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Legislative Research Process

Answer the questions below to guide you to the best sources for your information.
Then use the Quick Links at the bottom to access the documents.

Are you looking for a bill, law, or regulation?

  • Congress starts renumbering bills with each Congress, so you will need the Congress number and the bill number.
  • Most bills are never acted on once they are introduced.
  • If a bill is not passed by the end of that Congress it is automatically killed.
  • If the bill was not referred to a committee for further consideration, there are unlikely to be hearings on it.  Try searching Proquest Congressional by bill number and/or subject.
  • For voting records try the Congressional Record, or the CQ Almanac.
  • If there is a voice vote, there is no record of how individuals voted on it.

Check Sources for Federal Legislation Federal Bills or Bill Status/Tracking.

What do you already know about the law?

  • Do you have a full citation?

  • Do you have the official name or a popular name for the law?

  • Do you have an approximate idea of when the law was passed?

If not, check Shepard's Acts and Cases by Popular Names (REF GVP US AE 2. 111/6x:, 3rd Floor)  This includes both state and federal laws and will give you the date of passage, public law number, and, citations to the U.S. Statutes at Large and the U.S. Code. It will also provide dates and public law numbers for legislation amending that act.

Check Sources for Federal Legislation U.S. Code or Public Laws/U.S. Statutes at Large.

Regulations are developed by the agencies that oversee that area of government. They are typically much more detailed and specific than their corresponding legislation.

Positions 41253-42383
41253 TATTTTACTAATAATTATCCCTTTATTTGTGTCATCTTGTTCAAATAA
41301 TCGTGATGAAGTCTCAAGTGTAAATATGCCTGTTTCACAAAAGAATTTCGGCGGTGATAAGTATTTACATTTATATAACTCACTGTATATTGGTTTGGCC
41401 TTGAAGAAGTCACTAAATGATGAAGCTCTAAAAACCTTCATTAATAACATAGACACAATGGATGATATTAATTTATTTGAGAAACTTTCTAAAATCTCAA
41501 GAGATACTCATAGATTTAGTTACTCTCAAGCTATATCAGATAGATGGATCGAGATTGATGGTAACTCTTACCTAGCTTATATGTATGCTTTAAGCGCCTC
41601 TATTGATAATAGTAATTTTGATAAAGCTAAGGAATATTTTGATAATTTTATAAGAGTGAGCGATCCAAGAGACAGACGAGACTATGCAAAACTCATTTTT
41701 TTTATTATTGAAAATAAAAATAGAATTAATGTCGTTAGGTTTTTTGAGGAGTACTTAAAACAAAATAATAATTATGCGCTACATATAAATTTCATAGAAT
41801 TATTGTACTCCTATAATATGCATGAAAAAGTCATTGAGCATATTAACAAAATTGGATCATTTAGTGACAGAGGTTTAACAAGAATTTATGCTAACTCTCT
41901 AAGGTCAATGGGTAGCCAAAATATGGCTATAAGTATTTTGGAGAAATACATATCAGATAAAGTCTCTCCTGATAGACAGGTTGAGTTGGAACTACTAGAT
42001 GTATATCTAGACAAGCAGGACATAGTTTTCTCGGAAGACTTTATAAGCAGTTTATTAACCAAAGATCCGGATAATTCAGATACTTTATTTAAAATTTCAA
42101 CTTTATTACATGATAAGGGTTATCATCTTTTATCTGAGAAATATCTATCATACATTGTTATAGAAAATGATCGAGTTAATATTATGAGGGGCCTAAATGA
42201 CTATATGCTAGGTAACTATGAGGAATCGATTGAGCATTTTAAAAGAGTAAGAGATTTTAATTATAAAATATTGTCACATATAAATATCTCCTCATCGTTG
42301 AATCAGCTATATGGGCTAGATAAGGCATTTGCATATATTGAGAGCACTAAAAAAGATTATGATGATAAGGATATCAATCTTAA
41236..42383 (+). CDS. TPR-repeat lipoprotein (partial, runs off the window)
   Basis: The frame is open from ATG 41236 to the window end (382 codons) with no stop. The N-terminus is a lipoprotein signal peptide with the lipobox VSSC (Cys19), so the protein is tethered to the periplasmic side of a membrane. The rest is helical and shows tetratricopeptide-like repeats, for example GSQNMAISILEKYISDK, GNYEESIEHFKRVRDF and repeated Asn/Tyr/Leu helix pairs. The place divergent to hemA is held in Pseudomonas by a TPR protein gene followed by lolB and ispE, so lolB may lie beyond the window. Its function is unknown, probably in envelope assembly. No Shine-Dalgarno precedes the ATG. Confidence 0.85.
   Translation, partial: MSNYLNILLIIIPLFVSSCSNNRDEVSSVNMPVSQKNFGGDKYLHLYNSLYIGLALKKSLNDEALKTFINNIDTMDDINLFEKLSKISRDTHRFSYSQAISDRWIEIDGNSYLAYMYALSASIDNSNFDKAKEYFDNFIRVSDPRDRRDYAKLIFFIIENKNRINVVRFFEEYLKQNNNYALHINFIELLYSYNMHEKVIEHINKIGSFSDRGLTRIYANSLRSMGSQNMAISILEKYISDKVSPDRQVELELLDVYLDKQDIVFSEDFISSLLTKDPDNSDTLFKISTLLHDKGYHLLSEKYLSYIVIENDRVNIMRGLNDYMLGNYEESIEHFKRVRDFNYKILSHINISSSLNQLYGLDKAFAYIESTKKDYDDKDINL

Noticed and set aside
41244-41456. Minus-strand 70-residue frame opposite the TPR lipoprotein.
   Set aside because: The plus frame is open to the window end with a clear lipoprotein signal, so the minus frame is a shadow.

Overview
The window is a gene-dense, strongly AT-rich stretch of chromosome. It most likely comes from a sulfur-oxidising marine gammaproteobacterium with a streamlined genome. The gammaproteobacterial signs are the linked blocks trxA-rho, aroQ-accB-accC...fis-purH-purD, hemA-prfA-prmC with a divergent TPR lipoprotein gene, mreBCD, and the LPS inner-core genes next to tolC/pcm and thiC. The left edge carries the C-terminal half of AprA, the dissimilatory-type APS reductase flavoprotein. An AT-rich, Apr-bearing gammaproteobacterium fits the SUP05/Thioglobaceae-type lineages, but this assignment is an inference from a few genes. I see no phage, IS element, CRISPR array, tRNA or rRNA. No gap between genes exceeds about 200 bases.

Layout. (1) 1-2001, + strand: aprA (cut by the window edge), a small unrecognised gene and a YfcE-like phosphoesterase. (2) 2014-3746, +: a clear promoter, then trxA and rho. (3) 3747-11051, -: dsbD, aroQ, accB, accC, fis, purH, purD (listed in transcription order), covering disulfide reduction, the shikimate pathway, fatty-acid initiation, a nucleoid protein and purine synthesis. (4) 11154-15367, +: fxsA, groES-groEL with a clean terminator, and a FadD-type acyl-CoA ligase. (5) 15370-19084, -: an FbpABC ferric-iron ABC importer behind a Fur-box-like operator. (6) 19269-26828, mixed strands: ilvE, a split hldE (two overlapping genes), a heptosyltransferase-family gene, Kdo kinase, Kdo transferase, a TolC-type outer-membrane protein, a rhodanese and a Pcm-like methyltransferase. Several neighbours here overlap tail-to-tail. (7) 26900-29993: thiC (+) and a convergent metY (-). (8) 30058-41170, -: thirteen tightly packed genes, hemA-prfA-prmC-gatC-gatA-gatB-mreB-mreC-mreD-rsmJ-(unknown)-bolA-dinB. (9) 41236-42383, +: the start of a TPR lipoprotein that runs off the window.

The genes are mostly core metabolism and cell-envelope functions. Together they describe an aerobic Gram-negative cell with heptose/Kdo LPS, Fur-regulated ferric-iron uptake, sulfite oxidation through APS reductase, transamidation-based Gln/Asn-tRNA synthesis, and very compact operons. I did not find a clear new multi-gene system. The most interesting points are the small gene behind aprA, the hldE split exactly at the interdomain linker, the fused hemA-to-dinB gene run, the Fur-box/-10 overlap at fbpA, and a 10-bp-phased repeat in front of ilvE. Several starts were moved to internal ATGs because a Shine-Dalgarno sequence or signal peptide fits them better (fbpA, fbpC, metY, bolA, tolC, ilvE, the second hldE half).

Check Sources for Federal Regulations.

Do you need the original or current text of the law?

Find the text of the original public law in the U.S. Statutes at Large. There you can determine the bill number, as well as a short legislative history.  This will also give you the corresponding section number where the text will be found in the U.S. Code, which is a subject arrangement of laws currently in effect.   

Consult the U.S. Code, which is a subject arrangement of all of the laws currently in effect.

  • divided into 50 major subject categories, called titles

  • numbered sections of a  public law may appear in different areas of the code, depending on the subject matter of that section 

  • numbering of the subject categories, or titles, does  not correspond exactly to the numbering used in the Code of Federal Regulations 

  • sections within the U.S. Code do not have the same numbers as they have in the U.S. Statutes at Large

Do you need the text of a law, or a legislative history?

Check Sources for Congressional Actions and Information.

A legislative history, which can usually be accessed by public law number, will give you: the main provisions of the act, the bill number, and a list of committee reports, hearings and other important documents. Other categories of congressional publications can be useful in helping you to determine the intent of the legislation, its implementation, key  proponents and opponents, etc. 

  • Congressional Hearings include testimony of people who support or oppose the legislation. Since hearings are generally very lengthy, look at the abstract in Proquest Congressional to learn who testified, what organizations were represented and what positions were presented. The abstract will also indicate any supplemental materials reprinted in that hearing. Often statistics, journal articles, and previously unpublished research are reprinted here for the convenience of the committee.  If full-text is not available online, look under library Call Number: GVP US Y4. (Specific call number listed in abstract.)

  • Committee reports  provide a summary of the bill, legislative intent, fiscal impact, and the Committee recommendation. If the Committee is divided on the bill there will generally be a "minority report" included. Reports often give an overview of the pros and cons brought out at the hearings. Find them in the U.S. Serial Set/American State Papers or Congressional Record. If full-text is not available online, look under library Call Number: GVP US Y1. (Specific call number listed in abstract.)